Welcome to Erf: X-COM: UFO Defense

Michael Campagnaro and I sat down to play an hour of X-COM: UFO Defense, the 1994 alien invasion cult classic for PC. The point of it was to kick off a Let’s Try to Understand series with a game that neither of us had played and know little about, but that has many devoted fans. Because X-COM is a unique brand of strategy and because it was designed 18 years ago, it seemed like a good choice. We strapped on our tinfoil hats and settled into our commander’s chairs in an attempt to fumble our way through saving the world, reconvening one hour later to talk out the trauma of intergalactic warfare as conducted by total newcomers.

Reid: That chewed me up pretty hard, but I found myself really liking it as I figured out how to actually do things.

Michael:  Yeah, it’s a pretty tough game even on the easiest difficulty.

R:  I had to rock Beginner too. Even that whupped me. But I started liking it the more it mistreated me. What does that say about me? Did you find yourself getting into it as it went on?

M: At first yes, but then eventually I started hating it. The worst part is how they don’t have any type of mouse-over text that provides extra info. So after clicking everything, I finally decided I should build something.

R:  I did a lot of dumb stuff just because I didn’t know what the icon meant. It was even worse during the turn-based battles. Did you overspend on everything?

M:  I didn’t really spend too much at first. I had no idea how to make money so I was a bit cautious. The first thing I did though was build a second base and some facilities. That was pretty damn expensive and totally unnecessary.

R:  I still didn’t really have a good idea of how making money worked by the time I was done. I guess a month passes and you get funding from the nations supporting X-COM? I did the exact same thing. The biggest question, I think, is: what did you name your bases? And where did you build them?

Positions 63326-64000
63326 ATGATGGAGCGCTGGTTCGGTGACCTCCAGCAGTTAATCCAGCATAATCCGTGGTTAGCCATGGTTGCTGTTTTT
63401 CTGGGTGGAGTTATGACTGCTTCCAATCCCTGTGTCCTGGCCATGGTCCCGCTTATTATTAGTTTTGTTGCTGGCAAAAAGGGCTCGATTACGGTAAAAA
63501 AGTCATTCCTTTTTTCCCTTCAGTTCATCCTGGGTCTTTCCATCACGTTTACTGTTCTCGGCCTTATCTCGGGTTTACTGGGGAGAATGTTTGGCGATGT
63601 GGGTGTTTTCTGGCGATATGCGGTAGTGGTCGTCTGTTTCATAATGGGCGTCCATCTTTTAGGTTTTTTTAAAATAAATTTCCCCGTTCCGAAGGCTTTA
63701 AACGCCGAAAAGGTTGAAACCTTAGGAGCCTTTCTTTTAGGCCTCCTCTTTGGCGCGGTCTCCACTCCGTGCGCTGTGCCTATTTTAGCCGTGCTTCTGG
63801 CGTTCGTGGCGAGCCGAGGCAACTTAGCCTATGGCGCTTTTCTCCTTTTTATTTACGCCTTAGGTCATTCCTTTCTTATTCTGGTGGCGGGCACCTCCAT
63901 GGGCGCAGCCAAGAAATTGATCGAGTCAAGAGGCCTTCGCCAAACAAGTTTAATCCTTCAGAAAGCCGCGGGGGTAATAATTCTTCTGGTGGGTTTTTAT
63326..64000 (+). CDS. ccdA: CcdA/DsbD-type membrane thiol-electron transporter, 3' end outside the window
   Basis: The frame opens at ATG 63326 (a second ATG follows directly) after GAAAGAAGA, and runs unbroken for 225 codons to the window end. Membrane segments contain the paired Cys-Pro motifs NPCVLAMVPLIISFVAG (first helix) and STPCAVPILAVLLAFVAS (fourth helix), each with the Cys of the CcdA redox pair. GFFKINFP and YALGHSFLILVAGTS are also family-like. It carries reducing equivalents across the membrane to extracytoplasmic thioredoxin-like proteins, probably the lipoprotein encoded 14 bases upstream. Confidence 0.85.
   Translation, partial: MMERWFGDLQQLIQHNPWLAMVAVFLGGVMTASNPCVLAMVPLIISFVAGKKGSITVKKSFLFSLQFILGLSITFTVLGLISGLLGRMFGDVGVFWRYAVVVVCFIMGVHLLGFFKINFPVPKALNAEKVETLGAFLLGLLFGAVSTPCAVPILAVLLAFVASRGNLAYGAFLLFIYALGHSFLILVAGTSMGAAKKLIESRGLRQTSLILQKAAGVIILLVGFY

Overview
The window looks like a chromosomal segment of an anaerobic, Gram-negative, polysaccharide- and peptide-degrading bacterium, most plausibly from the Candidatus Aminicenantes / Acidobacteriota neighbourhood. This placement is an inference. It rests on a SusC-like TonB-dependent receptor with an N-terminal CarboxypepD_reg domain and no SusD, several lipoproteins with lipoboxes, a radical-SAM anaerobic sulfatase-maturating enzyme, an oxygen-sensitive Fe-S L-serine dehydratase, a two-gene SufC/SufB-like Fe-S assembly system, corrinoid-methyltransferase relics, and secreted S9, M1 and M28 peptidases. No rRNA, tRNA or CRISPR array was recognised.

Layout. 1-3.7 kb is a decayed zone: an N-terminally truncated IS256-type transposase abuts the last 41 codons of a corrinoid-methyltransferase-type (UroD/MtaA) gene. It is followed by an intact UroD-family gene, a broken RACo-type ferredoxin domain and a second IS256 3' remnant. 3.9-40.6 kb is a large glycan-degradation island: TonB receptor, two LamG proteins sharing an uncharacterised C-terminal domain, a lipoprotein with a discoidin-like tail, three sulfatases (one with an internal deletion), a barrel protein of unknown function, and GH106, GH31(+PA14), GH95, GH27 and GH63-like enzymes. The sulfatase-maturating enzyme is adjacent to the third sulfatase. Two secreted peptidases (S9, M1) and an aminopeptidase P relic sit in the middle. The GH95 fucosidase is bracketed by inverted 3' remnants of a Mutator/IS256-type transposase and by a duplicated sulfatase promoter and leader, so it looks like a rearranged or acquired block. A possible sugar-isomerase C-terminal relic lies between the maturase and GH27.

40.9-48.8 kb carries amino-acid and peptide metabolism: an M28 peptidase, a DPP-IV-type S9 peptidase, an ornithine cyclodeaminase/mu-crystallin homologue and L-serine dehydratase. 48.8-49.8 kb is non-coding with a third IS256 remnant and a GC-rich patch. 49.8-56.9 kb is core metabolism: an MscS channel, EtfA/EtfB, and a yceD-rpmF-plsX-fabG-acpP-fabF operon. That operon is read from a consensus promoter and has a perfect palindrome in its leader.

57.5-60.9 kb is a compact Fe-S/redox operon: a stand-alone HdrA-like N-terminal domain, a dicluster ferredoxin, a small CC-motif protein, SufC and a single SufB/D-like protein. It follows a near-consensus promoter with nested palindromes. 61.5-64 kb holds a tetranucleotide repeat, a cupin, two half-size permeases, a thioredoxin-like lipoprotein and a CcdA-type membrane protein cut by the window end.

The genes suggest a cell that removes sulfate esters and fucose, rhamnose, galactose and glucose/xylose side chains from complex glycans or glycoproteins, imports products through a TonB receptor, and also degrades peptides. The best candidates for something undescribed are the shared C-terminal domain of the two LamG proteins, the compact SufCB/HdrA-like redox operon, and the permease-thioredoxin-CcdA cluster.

M:  Home base was in Brazil and I named it FuckYouAliens!  2nd was in China and it was China Town. So creative. Yours?

R: The first one was Toronto because I look after my own and it was called Torontopolis. I thought it seemed like a good idea to put a second base up in North America so I built Alaskania. Alaskania was completely useless!

M:  That’s way too close to Toronto! You must hate the world and only want to save North America

R:  Typical North American.

M:  I figured that I should cover each side but all my fights were in Brazil.

R:  I fought somewhere in the American midwest and shot down a UFO over the California coast. Just like everyone else, the aliens were only interested in fucking with the States and ignored Canada.

M: Well it seems like everything in the galaxy hates the States.

R: The American flag on the moon was the last straw.

M: What did you think about the battles in the sky?